Everyday Water Safety

Everyday Water Safety
Posted on 06/17/2022
With hot summer temperatures comes the irresistible urge to cool off. Whether in your home pool, a community pool, or boating on the lake, it is important to keep water safety at the forefront of your mind.

The U.S. Consumer Product Safety Commission reports that drowning is the leading cause of unintentional death for children ages one to four. According to the American Red Cross, 87% of drowning fatalities of children younger than 5 happen in home pools or hot tubs. Oftentimes, this is due to a child gaining access to a pool or water without the caregiver’s knowledge.

Protect your guests

Follow these key tips for home pool safety:

  • Post a sign that says, “IN CASE OF EMERGENCY CALL 911”and include your address since guests or children may not have it memorized.
  • Know how to perform CPR and keep a phone nearby.
  • Don’t assume all your guests— especially children — can swim. Ask.
  • Toddlers and infants should have physical contact with an adult at all times in or around the pool.
  • Pool chemicals should be kept in a secure place where children can’t access them.

Kids + water

Drowning can happen quickly and is often silent. Enrolling children in swimming lessons — offered year-round at the Lenexa Rec Center — can increase their confidence in the water. When kids are around water, it’s still important to follow these rules:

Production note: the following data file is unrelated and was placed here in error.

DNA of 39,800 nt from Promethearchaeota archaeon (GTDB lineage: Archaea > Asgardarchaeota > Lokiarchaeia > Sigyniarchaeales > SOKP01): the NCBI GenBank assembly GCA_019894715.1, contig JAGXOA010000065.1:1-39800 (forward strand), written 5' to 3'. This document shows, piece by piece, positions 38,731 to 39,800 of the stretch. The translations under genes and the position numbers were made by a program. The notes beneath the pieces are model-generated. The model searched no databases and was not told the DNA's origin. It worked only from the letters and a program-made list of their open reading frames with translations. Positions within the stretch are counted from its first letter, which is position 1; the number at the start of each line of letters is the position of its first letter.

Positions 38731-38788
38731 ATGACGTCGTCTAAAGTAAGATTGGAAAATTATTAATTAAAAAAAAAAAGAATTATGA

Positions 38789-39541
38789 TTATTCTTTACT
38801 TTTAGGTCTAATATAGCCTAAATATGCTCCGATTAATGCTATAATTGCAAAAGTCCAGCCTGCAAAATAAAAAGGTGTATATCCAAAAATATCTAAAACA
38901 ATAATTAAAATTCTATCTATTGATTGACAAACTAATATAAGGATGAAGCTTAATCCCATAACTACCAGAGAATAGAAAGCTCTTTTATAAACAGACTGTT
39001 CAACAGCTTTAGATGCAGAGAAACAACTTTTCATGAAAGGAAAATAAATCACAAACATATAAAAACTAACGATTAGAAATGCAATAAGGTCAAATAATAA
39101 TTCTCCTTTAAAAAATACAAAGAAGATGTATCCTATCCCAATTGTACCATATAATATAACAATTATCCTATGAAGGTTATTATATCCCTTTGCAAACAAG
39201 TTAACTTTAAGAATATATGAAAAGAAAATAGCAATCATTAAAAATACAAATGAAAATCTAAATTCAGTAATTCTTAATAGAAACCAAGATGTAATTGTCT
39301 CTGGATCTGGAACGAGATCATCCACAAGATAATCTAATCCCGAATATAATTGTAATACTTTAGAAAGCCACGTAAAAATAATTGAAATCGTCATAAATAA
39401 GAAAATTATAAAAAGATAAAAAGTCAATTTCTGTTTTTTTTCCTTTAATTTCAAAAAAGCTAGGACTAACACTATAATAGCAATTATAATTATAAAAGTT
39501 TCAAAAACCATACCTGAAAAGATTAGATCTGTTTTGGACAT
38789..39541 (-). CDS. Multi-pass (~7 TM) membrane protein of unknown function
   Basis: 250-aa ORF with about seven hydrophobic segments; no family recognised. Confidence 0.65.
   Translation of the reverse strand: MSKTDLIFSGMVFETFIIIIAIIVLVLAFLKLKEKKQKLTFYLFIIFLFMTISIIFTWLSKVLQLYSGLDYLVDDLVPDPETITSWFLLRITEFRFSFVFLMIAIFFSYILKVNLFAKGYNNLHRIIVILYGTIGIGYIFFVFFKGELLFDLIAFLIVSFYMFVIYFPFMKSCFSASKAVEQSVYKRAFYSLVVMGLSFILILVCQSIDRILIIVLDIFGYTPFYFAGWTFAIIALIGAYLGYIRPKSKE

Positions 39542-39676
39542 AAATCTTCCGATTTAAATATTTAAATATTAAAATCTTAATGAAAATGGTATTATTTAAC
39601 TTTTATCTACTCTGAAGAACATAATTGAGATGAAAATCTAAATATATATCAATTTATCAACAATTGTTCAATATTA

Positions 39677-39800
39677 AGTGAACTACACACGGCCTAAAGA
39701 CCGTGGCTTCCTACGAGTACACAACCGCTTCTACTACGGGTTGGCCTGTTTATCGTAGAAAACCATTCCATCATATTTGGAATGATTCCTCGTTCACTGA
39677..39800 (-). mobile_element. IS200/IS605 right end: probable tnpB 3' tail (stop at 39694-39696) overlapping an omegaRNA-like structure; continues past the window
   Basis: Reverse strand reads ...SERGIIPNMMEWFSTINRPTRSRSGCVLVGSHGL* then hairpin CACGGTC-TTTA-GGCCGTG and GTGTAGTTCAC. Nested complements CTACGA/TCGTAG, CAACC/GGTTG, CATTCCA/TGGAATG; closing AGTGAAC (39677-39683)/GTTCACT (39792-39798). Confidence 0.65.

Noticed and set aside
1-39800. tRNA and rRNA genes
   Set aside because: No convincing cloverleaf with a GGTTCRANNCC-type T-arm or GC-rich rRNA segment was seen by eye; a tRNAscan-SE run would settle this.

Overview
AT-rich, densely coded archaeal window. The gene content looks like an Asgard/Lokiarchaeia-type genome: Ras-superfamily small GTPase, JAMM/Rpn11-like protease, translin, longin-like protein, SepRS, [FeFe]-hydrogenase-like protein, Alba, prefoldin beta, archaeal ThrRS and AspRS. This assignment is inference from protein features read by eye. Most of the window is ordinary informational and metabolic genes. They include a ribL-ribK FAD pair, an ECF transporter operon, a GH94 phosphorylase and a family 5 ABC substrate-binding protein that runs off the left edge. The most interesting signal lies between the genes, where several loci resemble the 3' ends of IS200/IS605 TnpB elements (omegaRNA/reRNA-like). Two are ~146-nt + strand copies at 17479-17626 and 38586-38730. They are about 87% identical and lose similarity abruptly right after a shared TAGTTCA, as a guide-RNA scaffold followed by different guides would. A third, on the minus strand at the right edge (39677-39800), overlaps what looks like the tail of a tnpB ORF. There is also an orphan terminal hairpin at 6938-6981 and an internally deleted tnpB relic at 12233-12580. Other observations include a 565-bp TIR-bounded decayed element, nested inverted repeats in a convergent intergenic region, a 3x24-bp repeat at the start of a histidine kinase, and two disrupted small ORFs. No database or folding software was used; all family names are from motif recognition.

• Designate someone to watch the children as their only duty.
  • If a child goes missing, look in the pool or hot tub first.
  • Teach children to stay away from drains and filters to avoid entrapment.

At the lake

A relaxing day at the lake can turn dangerous in seconds. According to the U.S. Coast Guard, 75% of fatal boating accident victims drowned. Of those, 86% were not wearing a life jacket. Everyone on the boat or in the lake should wear a life jacket that is fitted to them and properly fastened.

  • Don’t get in the water alone or if you’ve been drinking.
  • Don’t dive unless you know the depth of the water.
  • Don’t swim near a dock or marina where there is a higher chance of electric shock.
  • If the weather starts to turn severe, get off the water.
  • Stay hydrated. Dehydration or heat exhaustion can still occur in the water.
  • Stay away from the rear of the boat while the engine is running. Carbon monoxide levels can reach dangerous levels quickly.

Check out

PoolSafely.gov to learn more about preventing pool injuries and drownings. You’ll find pool safety tips, fun games to teach kids how to stay safe around pools and other helpful resources.

Published June 17, 2022